Dennis Wolf Bushyhead (Cherokee, March 18, 1826 – February 4, 1898) was a leader in the Cherokee Nation after they had removed to Indian Territory. Born into the Wolf Clan, he was elected as Principal Chief, serving two terms, from 1879 to 1887.
Dennis Wolf Bushyhead was born on Mouse Creek near present-day Cleveland, Tennessee in the eastern part of the state. He was the oldest son of Rev. Jesse Bushyhead, whose Cherokee name was Unaduti. His mother Eliza Wilkinson of the Wolf Clan was from Georgia (U.S. state). She was his father's second wife. Both parents were of mixed-race ancestry and identified as Cherokee.
Also known as Unadena, meaning "woolly head" in Cherokee, the boy Jesse was reared in his parents' Cherokee culture. He started school in 1833 at Candy Creek Mission, Tennessee, under the charge of Rev. Holland. In 1835 he went to the Mission School at Valley River in North Carolina and remained there for one year, where he was taught by Evan Jones, a noted Baptist minister and close associate of his father. Bushyhead was a supporter of the Chief John Ross faction, when the tribe was divided by opinions about making a treaty to cede land and move west of the Mississippi River, as was being urged by the federal government.
In 1838 as part of Indian Removal, Rev. Jesse Bushyhead conducted a detachment of Cherokee, numbering nearly 1000 people from the old nation, to Beattie's Prairie in the Delaware District (Indian Territory) as part of Indian Removal from the Southeast. His son Dennis was among the party. In the following year, the boy attended Mission School at Park Hill, Cherokee Nation, overseen by Rev. Samuel A. Worcester. He studied there for one year. In 1841 his father sent Dennis to college (more similar to a seminary or prep school) at what is now known as the Lawrenceville School in Lawrenceville, New Jersey. In March 1841 Bushyead was invited to join Chief Ross' delegation to Washington, DC to attend the inauguration of General William Henry Harrison as President of The United States.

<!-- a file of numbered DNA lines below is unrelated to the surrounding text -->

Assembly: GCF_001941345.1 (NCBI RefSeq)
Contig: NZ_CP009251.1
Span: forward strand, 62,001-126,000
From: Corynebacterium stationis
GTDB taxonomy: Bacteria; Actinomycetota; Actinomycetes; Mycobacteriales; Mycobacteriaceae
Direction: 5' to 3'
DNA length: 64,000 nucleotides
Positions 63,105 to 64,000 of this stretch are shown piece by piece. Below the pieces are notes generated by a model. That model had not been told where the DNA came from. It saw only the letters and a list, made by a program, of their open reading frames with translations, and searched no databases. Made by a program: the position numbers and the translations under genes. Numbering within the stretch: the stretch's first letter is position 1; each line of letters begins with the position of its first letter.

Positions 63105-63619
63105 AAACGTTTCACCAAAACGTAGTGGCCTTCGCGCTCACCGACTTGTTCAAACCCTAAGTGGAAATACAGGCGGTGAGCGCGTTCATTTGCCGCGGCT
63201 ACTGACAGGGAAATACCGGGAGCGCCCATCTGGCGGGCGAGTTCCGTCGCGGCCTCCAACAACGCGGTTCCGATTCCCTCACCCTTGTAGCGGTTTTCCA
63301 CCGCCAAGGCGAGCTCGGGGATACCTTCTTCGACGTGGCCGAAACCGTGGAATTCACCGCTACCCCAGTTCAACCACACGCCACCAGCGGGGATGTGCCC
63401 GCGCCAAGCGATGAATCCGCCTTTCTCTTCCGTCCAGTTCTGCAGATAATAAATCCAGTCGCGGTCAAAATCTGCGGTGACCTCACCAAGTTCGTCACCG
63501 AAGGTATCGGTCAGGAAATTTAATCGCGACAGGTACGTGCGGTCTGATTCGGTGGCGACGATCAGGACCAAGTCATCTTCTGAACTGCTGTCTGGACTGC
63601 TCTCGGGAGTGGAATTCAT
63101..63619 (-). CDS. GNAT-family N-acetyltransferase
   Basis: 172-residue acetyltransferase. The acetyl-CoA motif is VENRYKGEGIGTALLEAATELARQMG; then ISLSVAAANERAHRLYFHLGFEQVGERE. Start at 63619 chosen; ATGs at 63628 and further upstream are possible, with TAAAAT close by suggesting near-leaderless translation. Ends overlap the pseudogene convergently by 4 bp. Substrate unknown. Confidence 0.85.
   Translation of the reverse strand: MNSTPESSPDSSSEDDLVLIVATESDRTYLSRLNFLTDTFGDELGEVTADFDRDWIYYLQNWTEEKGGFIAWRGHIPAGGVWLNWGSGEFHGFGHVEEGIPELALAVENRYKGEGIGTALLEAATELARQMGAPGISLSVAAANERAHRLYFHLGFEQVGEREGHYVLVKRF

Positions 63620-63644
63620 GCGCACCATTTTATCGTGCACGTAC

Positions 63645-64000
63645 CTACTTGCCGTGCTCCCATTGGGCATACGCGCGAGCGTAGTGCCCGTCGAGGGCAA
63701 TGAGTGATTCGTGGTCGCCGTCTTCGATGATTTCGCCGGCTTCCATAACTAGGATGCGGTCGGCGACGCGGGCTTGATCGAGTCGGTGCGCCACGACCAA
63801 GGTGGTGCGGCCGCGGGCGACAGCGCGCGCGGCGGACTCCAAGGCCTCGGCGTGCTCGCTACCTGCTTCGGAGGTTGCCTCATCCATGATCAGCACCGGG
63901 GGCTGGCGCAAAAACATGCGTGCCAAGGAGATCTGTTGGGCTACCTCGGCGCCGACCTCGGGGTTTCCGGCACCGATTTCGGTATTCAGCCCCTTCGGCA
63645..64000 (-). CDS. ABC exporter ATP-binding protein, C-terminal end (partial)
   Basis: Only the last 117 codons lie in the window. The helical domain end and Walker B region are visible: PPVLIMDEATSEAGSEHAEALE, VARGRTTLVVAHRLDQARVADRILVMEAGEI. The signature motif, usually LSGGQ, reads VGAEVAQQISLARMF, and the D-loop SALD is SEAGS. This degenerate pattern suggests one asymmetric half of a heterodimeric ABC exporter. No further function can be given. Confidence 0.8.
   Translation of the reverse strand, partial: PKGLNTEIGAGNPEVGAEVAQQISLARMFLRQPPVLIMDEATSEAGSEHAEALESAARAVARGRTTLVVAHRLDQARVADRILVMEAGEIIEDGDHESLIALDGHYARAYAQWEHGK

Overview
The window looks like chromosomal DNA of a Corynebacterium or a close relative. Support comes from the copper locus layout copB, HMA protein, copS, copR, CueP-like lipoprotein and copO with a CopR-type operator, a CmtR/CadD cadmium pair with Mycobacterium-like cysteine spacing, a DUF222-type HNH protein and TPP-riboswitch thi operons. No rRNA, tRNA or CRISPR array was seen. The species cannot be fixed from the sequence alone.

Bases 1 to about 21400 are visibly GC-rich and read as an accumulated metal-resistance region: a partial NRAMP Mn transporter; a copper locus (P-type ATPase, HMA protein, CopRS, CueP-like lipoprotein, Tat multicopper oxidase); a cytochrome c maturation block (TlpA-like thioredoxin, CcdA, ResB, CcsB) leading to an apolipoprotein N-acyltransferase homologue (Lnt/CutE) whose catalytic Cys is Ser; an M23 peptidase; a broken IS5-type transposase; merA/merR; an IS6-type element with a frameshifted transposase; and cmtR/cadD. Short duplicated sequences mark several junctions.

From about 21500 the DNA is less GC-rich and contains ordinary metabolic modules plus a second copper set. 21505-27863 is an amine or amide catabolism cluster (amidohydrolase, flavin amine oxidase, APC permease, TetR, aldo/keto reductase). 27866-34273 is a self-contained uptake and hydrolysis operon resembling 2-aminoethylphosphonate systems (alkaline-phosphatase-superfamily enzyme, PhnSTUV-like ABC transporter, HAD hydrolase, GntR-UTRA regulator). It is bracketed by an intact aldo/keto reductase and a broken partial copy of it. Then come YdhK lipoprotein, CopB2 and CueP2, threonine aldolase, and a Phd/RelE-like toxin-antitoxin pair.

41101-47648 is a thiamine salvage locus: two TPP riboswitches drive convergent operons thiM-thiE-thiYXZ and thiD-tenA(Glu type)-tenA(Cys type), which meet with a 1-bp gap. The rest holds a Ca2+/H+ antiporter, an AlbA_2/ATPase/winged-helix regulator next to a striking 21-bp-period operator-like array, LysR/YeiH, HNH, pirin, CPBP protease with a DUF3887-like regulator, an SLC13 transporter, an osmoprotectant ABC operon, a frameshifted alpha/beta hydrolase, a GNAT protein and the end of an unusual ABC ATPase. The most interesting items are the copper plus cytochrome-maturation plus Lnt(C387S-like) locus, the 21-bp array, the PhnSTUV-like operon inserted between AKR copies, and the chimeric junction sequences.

Bushyhead studied in New Jersey for three years, completing his education at Lawrenceville in July 1844. He was enrolled in the sophomore class at Princeton University when he learned that his father had died and he had to return to the Cherokee Nation.
In October 1844 Bushyhead started work as a clerk for Lewis Ross, brother of Chief John Ross, serving until the summer of 1847. He was elected as clerk for the Cherokee Senate in October 1847, serving for one year.
In November 1871 Bushyhead was elected as treasurer of the Cherokee nation and held the position for a full term of four years. He was reelected to the post in 1875.
In 1879 Bushyhead was elected as the Principal Chief of the Cherokee Nation. He served from 1879 to 1887. During this period, in 1883 he vetoed a bill by the Cherokee Senate to exclude Cherokee Freedmen from sharing in the proceeds of additional compensation by the federal government for payment of the Cherokee Outlet. He reminded them of the terms of the 1866 treaty with the United States after the Civil War, by which Freedmen who remained in the Nation were to have full citizenship rights forever. The US authorized an additional $300,000 that year. The Cherokee National Council overrode Bushyhead's veto, setting up discrimination against the Freedmen that has haunted relations among tribal members into the 21st century. He also dealt with issues of railroad rights-of-way, land allotment under the Dawes Act, education, white intruders, tribal citizenship, and grazing rights.
On September 6, 1869, Bushyhead married a widow, Elizabeth Alabama Adair, neé Schrimsher, from Fort Gibson. She was a daughter of John G. Scrimscher and his wife. They had four children together: Jesse Crary (1870-1942), Mary Elizabeth (1873-1930), Sarah Catherine (1876-1908), and Dennis Bushyhead, Jr. (1880-1961). His wife died on October 30, 1882.
On October 31, 1883 he married Eloise Perry Butler (1859-1940), a niece of a US Senator. She helped raise the four young children from his first wife, and the couple had two children of their own: James Butler (1884-1965) and Frances Taylor Bushyhead (1887-1929).
Dennis Bushyhead died February 4, 1898 in Tahlequah, the capital of the Cherokee Nation, and was buried in the Tahlequah City Cemetery.
Legacy and honors
- Bushyhead, Oklahoma was named after the principal chief. It is a small rural community in Rogers County, Oklahoma.